Every Mother’s Day, my sister and her husband join his family and thousands of others as they convene on the fabled Philadelphia Art Museum steps for the annual “Race for the Cure.” My brother-in-law’s entire family walks in memory of their matriarch who tragically succumbed to breast cancer after a long, hard-fought battle, flagged with several triumphant remissions, but which ultimately ended in devastating relapse. In fact each year, hundreds of families and loved ones participate in the “Race for the Cure”, donning all shades of pink, adorned with “I walk in memory of” tributes and the names of those they’ve lost. But the most revered race participants are those who stride down the Benjamin Franklin Parkway proudly wearing the banner of “survivor,” triumphantly reclaiming their health as they walk the walk in their recovery from cancer.
Cancer, of course, is a very deadly disease which has affected millions of Americans. But according to the USCB “Scienceline” website, when asked “what is the most deadly disease a person can get?” they said:
Well, it depends on how you define “deadliest.” If you mean what kills the most people, the deadliest disease in the US is nicotine addiction. Smoking kills more people than any other disease in America by causing, or helping to cause, heart disease, high blood pressure, several types of cancer.
This doesn’t include the countless other people, many very young, whose struggle with addiction has led to death; either by accident, violence, overdose or perhaps the most overlooked death by addiction, suicide.
Last Fall, after watching the documentary The Anonymous People, one of the RECOVER Project’s members was so struck by a line in the film that said something to the effect of “no one runs races for addicts,” that she brought an idea to the RP community to plan a local road race and was met with wide-spread interest. At one of the first meetings of the newly established “Race for Recovery” committee, Adam Mitchell from the Greenfield Fire Department blazed in, burning with a mission to somehow help the addicts he saw overdosing nearly every day. He declared that since the RP is known for supporting recovery in town, and the first responders had recently experienced such a staggering amount of devastation as a result of the local opiate epidemic, he came to the RECOVER Project to help do something about it. Thus the Firebird 5K was born.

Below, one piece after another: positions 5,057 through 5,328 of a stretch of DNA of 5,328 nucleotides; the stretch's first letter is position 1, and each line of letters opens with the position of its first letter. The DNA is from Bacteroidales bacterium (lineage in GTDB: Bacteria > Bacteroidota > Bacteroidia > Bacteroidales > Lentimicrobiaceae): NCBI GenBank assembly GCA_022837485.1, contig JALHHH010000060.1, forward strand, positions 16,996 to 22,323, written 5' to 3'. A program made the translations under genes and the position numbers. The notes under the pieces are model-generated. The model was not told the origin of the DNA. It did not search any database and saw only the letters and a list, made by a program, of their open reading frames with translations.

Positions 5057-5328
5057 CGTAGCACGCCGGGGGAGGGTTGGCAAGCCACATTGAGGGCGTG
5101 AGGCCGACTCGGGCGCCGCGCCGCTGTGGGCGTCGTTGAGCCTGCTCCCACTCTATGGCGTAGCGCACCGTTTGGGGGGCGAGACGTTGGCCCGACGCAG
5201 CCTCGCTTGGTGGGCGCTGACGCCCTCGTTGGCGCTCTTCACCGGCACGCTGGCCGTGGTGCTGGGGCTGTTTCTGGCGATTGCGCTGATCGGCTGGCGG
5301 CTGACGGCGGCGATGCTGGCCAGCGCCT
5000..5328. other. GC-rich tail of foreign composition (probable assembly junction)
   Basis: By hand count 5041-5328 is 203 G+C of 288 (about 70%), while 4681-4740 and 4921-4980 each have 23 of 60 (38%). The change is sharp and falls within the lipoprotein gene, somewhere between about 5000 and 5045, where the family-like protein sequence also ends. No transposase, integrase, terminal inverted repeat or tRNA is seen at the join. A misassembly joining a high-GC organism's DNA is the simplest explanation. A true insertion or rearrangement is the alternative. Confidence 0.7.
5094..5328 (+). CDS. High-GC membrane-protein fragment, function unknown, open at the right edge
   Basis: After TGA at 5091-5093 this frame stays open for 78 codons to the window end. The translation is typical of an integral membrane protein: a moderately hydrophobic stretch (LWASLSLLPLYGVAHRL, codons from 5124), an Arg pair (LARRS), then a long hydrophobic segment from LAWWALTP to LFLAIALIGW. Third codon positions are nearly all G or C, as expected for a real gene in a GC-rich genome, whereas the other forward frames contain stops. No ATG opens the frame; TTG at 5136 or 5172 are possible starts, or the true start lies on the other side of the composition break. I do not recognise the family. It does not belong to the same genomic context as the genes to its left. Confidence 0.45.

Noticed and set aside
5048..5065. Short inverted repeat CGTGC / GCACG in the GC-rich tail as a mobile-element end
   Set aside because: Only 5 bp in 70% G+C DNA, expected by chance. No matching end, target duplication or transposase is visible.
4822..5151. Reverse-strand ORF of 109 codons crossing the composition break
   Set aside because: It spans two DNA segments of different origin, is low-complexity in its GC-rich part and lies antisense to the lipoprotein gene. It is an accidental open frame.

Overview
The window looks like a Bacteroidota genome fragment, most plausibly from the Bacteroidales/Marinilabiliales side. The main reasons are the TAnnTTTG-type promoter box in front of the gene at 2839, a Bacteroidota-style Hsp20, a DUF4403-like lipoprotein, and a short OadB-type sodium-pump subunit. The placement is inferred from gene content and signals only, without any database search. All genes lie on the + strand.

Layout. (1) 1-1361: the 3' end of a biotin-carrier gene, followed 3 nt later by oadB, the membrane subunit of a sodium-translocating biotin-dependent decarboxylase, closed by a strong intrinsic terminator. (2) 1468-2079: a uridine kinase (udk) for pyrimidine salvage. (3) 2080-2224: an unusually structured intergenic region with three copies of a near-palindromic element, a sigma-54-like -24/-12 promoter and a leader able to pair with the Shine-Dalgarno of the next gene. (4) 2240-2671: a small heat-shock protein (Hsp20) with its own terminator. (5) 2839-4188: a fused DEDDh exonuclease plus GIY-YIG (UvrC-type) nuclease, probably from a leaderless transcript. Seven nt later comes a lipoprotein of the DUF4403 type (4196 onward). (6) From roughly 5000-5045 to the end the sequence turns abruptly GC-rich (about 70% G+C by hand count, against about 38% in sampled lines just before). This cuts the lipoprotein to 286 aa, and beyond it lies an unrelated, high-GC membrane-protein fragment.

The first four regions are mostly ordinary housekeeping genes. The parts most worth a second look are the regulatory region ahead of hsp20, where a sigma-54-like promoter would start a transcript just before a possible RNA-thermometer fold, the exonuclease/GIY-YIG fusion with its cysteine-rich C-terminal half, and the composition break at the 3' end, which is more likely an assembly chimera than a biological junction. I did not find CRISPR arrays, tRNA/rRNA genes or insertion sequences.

The organizers of the event took off running! Adam joined up with new RP community member Devon De Korver, to get this massive event off the ground. In just six weeks, they had not only established a route through Greenfield, but had also paired with an online run registration site, and had secured several very generous sponsorship pledges from local organizations including the Baystate Franklin Medical Center. Devon even joined with a few other recovery community members to train as a “couch to 5K” team to run in the event. Individual team members raised their own sponsorship donations and the enthusiasm for the event caught on like wildfire. There was even a team comprised of men from the Franklin County Corrections re-entry program- Team Hurricane, who trained with their Corrections Officer. He won with a blazing time of 18:01:00!